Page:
Monday, December 19, 2011

Cocoa Container Ships Bring Good News to the Port of Amsterdam

Dutch Increase Trade Despite Ghana FOB Charges Problem
Shipping News Feature

NETHERLANDS – GHANA – WEST AFRICA – Troubles in Ghana haven’t worried the Port of Amsterdam this month whose cooperation with container and stevedoring specialists Ter Haak has produced excellent results for both, with freight flooding into Europe’s fourth largest port in the form of cocoa beans now that a trio of shipping lines have chosen to use the facilities there as a hub for their West African trade.

The West Africa ARN service of Mitsui OSK Lines (MOL), the NAF service of Zim and the WAX service of Hapag Lloyd are set to call at the port and during the peak of the cocoa season the container services will make their way to Amsterdam, unloading at the United Stevedores Amsterdam terminal (a subsidiary of the Ter Haak Group).

The three shipping groups routing includes: Dakar (Senegal), Tin Can Island (Nigeria), Tema (Ghana), Abidjan (Ivory Coast), San Pedro (Ivory Coast), Antwerp (Belgium), Amsterdam (the Netherlands), Hamburg (Germany) and Thamesport (United Kingdom). The first scheduled vessel, the Buxsailor (Zim), will call at the USA terminal on December 26th and the news comes despite reported problems in Ghana over export charges.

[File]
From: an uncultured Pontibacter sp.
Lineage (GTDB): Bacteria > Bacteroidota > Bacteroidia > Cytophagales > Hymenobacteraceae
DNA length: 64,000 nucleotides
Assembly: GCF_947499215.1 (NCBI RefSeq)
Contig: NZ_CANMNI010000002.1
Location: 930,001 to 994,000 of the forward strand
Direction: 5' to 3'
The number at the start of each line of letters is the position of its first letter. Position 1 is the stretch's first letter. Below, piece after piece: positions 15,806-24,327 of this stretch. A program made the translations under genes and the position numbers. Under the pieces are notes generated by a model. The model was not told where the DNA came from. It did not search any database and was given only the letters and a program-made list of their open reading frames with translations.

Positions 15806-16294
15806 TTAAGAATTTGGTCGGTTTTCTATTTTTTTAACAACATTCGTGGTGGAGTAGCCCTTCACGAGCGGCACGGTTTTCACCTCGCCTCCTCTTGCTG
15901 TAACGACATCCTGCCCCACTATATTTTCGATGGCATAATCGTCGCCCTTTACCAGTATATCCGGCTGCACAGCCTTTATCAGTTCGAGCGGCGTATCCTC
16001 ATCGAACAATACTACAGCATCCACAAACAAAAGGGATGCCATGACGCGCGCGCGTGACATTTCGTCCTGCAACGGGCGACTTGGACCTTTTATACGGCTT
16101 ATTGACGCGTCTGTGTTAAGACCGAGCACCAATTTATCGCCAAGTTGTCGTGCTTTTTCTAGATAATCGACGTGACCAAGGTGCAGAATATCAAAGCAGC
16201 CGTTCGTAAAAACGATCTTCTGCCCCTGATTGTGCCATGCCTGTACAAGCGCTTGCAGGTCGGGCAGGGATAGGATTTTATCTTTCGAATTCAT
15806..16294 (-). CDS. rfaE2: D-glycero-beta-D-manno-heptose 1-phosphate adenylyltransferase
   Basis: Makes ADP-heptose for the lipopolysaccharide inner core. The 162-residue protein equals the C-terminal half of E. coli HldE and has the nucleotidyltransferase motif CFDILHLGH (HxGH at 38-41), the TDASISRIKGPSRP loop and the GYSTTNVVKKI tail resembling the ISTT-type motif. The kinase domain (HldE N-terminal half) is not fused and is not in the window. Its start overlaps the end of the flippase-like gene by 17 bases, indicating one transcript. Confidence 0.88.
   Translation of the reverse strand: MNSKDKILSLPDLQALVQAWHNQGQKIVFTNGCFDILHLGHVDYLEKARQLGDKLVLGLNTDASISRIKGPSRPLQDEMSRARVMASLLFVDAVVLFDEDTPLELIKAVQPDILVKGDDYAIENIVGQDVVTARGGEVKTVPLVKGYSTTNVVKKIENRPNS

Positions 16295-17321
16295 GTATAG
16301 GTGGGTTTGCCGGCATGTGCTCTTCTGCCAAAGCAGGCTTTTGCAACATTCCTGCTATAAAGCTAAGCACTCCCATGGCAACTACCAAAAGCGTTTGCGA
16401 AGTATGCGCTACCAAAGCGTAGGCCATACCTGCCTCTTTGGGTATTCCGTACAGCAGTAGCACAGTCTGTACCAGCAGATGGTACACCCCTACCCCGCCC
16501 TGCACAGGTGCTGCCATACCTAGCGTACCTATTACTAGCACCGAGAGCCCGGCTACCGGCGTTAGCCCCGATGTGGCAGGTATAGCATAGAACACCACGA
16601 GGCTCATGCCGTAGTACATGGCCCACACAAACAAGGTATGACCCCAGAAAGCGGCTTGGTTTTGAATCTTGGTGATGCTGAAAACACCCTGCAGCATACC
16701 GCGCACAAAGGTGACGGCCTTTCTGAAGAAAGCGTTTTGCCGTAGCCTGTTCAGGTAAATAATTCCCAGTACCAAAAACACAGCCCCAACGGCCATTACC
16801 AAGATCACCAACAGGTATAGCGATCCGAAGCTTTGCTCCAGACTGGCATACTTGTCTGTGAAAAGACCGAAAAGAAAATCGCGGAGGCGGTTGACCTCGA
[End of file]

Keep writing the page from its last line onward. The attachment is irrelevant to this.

Ghana is the world’s second biggest producer of cocoa after the Ivory Coast but last week Safmarine suspended collections fro the country whilst Maersk and CMA CGM were also reported as refusing to pay the dock charges being imposed by the Ghana Ports and Harbours Authority saying R.H. & D costs are an FOB charge with any responsibility laying with the shipper. For their part a spokesman in Tema for the Ghana Ports and Harbour Authority said the charges were ‘agreed to in Amsterdam in September’. The charge per TEU is said to be around $47.50 and the shipping lines apparently see it as simply a way of passing off an increase and an easy way of collecting FOB charges for the port authority.

Cocoa prices dropped sharply this year following a poor crop in 2010 which pushed prices to their highest point in more than three decades but high rainfall, political changes and the economic situation in Europe and the US which has led to lower chocolate consumption has seen a collapse of around 30%.

In other news the Dutch port authorities this week launched the Port of Amsterdam iamPort App to enable anyone to track vessel movements on their smart phones. In the App you will find information on arrivals and departures, size, draft and berth of each ship in the port and it is free to download HERE.